Coroner’s Report: Massive meth overdose led to Lander man’s death

(Riverton, Wyo.) – A man who was first thought to have died of a heart attack on May 3rd of this year actually died of a massive overdose of methamphetamine, according to a Fremont County Coroner’s Verdict and Case Docket. The death of Greg Matthews, 51, of Lander, has been ruled accidental due to methamphetamine toxicity.

“He had an astonishingly large amount of meth in his system,” said Chief Deputy Coroner Mark Stratmoen, referring to results of tests. Those tests revealed Matthew’s level of meth in his system to be 3,100 ng/ml, which is three times the fatal amount and six times the toxic level of the drug.

It was the first methamphetamine-caused death recorded in the county since June of 2012, and the first since the illegal drug seems to be making a comeback in the area.

“It’s not the first death where we’ve found methamphetamine in someone’s system, but it’s the first death due specifically to a Methamphetamine overdose in the last two years,” Stratmoen said Monday. The peak year for methamphetamine-related deaths was 2005, when he said 15 deaths were recorded, according to statistics at the coroner’s office.

Riverton Police Captain Eric Murphy said the RPD noted four more methamphetamine arrests over the weekend, following a number the previous week and several others in the week before that, including a report of a new kind of the drug, Monster Meth, which has been resulting in many people suffering from hallucinations in public places.

Fremont County Attorney Michael Bennett said meth cases tend to come in waves as supply comes and goes with prosecution. He noted that the Tim Pitt case in recent years cut supply for a while, but it seems to be coming back. 

“I don’t necessarily think more people are using meth,” he said, crediting law enforcement’s awareness for the recent uptick in arrests. “Law enforcement is working very hard to stay on top of it.”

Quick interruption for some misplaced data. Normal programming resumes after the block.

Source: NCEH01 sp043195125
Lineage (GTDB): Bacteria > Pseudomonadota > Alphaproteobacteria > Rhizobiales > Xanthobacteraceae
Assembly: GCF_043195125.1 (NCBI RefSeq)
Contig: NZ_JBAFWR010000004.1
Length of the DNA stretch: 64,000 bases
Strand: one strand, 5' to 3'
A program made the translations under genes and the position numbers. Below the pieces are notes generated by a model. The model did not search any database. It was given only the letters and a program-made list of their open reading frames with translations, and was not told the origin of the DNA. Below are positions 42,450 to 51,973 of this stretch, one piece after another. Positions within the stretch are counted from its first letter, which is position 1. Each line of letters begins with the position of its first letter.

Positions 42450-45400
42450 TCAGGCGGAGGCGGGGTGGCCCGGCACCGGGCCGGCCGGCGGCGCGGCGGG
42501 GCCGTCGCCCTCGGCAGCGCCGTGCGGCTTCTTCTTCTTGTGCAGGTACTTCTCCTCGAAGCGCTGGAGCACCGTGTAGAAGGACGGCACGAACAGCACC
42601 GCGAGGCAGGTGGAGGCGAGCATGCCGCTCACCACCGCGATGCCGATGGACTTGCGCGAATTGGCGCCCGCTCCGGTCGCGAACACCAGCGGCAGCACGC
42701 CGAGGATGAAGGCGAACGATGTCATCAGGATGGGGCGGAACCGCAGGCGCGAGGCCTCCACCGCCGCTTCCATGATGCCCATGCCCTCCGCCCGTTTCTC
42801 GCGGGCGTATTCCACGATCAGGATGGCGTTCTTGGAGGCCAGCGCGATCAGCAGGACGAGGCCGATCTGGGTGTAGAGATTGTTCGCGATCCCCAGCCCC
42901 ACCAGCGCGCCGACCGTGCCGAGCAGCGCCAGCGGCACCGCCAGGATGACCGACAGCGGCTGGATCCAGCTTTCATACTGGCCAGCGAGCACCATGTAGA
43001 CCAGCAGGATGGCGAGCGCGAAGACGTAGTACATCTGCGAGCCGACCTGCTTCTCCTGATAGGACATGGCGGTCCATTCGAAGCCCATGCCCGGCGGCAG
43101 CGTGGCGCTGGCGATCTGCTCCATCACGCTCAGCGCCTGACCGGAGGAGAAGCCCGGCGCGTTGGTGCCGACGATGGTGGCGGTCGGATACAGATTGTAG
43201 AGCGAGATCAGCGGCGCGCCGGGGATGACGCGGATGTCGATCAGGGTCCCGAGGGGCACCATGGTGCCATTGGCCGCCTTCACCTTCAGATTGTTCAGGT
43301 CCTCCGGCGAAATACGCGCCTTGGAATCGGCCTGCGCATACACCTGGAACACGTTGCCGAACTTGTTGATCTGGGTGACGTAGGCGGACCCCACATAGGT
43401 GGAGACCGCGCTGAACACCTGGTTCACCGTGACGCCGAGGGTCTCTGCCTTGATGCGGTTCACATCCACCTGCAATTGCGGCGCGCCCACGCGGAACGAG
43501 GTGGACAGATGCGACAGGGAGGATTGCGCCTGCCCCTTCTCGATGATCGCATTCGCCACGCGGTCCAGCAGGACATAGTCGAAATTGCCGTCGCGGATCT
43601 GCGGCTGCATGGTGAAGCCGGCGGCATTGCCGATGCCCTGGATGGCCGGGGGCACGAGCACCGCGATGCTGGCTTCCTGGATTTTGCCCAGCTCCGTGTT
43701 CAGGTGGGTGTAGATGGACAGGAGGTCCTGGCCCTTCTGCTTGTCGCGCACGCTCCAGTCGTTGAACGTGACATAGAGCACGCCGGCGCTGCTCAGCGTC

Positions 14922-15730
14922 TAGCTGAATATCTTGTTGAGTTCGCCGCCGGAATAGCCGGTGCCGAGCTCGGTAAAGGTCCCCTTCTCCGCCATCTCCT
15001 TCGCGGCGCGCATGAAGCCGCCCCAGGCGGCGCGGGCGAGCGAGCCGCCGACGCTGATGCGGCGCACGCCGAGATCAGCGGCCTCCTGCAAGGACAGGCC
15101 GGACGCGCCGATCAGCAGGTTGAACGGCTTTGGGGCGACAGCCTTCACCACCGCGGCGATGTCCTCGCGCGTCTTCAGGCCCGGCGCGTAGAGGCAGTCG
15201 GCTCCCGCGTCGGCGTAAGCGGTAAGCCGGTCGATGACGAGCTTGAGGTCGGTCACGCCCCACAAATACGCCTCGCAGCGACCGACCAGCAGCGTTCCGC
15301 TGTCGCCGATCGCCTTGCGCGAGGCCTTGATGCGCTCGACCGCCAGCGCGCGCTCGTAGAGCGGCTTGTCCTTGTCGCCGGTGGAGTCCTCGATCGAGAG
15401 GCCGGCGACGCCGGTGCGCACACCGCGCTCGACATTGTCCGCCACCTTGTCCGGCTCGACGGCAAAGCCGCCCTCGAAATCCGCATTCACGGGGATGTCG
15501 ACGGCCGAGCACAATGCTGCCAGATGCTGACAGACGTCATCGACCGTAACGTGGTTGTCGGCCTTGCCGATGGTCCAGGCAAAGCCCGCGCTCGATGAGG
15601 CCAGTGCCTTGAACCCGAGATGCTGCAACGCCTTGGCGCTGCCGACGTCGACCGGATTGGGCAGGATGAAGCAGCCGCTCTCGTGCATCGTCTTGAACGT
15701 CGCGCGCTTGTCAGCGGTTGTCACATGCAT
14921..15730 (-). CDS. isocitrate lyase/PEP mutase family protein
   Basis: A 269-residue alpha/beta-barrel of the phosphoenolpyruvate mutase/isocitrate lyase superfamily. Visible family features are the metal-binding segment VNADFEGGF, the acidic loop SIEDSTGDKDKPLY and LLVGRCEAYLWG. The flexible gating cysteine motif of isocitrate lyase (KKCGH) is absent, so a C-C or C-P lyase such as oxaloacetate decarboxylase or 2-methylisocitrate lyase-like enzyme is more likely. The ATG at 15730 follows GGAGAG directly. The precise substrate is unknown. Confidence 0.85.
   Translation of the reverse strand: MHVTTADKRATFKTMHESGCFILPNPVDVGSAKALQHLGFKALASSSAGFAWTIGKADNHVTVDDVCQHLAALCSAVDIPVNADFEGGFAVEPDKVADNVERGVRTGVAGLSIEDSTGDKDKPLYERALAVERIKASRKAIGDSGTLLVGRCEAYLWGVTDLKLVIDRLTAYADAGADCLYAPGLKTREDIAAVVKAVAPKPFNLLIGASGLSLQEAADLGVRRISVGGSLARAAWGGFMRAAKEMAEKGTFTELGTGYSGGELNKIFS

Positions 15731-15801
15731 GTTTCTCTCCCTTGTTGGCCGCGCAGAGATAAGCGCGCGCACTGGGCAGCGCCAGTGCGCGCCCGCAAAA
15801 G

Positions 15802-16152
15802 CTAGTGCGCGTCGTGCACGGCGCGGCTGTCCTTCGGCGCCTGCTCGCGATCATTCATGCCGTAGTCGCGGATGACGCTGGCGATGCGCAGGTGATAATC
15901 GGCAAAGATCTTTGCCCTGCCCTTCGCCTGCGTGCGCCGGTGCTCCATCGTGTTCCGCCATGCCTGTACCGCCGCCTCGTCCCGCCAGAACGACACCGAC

“It’s one of my top priorities,” he said of meth. “I have a zero tolerance policy.”
When sentencing methamphetamine cases, Bennett said he prefers to see a combination of incarceration and substance abuse treatment. Stemming the demand for meth via treatment is critical in slowing the supply, he said.

The Lander man’s death came a month before 15 people were scooped up in a large methamphetamine bust coordinated by the Wyoming Division of Criminal Investigation out of Casper that had local implications. The RPD and the Fremont County Sheriff’s Department assisted in several of those arrests. See that story here.

Fremont County Methamphetamine deaths by year:

2005 – 15

2006 – 3

2007 – 1

2008 – 3

2009 – 2

2010 – 3

2011 – 0

2012 – 2

2013 – 0

2014 (to date) – 1

 

22 Comments

  1. Jennifer Jahns

    You guys should be ashamed. He has a family and it's not public business! If your want to talk about someone else's heartache maybe you should leave the family a little dignity and keep his name confidential!

  2. Lisa Reichert

    The problem, also as has been reported, is that the meth that is around right now is just not the same. I am not saying that is a contributing factor in this case, but merely saying that people should have a heads-up that buying and ingesting anything made in someone's bathtub or homelab, or even a two-bit professional— YOU DON'T KNOW WHAT YOU ARE GETTING. People right now that are ingesting meth are having horrible side effects.